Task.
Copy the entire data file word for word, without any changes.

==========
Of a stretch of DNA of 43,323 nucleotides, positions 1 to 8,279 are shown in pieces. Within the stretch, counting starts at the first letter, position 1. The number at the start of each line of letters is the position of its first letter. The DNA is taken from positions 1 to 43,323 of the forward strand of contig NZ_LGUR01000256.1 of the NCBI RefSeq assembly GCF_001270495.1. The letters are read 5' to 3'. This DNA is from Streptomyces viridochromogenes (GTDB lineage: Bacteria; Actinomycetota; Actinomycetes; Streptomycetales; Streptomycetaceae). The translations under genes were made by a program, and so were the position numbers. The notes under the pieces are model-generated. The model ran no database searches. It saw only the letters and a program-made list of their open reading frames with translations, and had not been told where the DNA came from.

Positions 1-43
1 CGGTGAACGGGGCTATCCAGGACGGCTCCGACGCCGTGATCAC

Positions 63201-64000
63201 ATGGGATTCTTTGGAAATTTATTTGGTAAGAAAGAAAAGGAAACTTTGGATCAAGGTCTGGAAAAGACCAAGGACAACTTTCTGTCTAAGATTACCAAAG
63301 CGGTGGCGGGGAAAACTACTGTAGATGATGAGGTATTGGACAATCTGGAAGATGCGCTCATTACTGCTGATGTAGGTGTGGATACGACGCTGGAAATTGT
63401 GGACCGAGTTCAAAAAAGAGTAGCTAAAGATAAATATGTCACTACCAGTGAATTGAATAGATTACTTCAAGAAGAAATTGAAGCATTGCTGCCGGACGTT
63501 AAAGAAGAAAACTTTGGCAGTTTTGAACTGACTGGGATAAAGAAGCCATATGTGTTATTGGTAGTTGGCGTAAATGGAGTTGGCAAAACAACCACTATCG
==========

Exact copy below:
Of a stretch of DNA of 43,323 nucleotides, positions 1 to 8,279 are shown in pieces. Within the stretch, counting starts at the first letter, position 1. The number at the start of each line of letters is the position of its first letter. The DNA is taken from positions 1 to 43,323 of the forward strand of contig NZ_LGUR01000256.1 of the NCBI RefSeq assembly GCF_001270495.1. The letters are read 5' to 3'. This DNA is from Streptomyces viridochromogenes (GTDB lineage: Bacteria; Actinomycetota; Actinomycetes; Streptomycetales; Streptomycetaceae). The translations under genes were made by a program, and so were the position numbers. The notes under the pieces are model-generated. The model ran no database searches. It saw only the letters and a program-made list of their open reading frames with translations, and had not been told where the DNA came from.

Positions 1-43
1 CGGTGAACGGGGCTATCCAGGACGGCTCCGACGCCGTGATCAC

Positions 63201-64000
63201 ATGGGATTCTTTGGAAATTTATTTGGTAAGAAAGAAAAGGAAACTTTGGATCAAGGTCTGGAAAAGACCAAGGACAACTTTCTGTCTAAGATTACCAAAG
63301 CGGTGGCGGGGAAAACTACTGTAGATGATGAGGTATTGGACAATCTGGAAGATGCGCTCATTACTGCTGATGTAGGTGTGGATACGACGCTGGAAATTGT
63401 GGACCGAGTTCAAAAAAGAGTAGCTAAAGATAAATATGTCACTACCAGTGAATTGAATAGATTACTTCAAGAAGAAATTGAAGCATTGCTGCCGGACGTT
63501 AAAGAAGAAAACTTTGGCAGTTTTGAACTGACTGGGATAAAGAAGCCATATGTGTTATTGGTAGTTGGCGTAAATGGAGTTGGCAAAACAACCACTATCG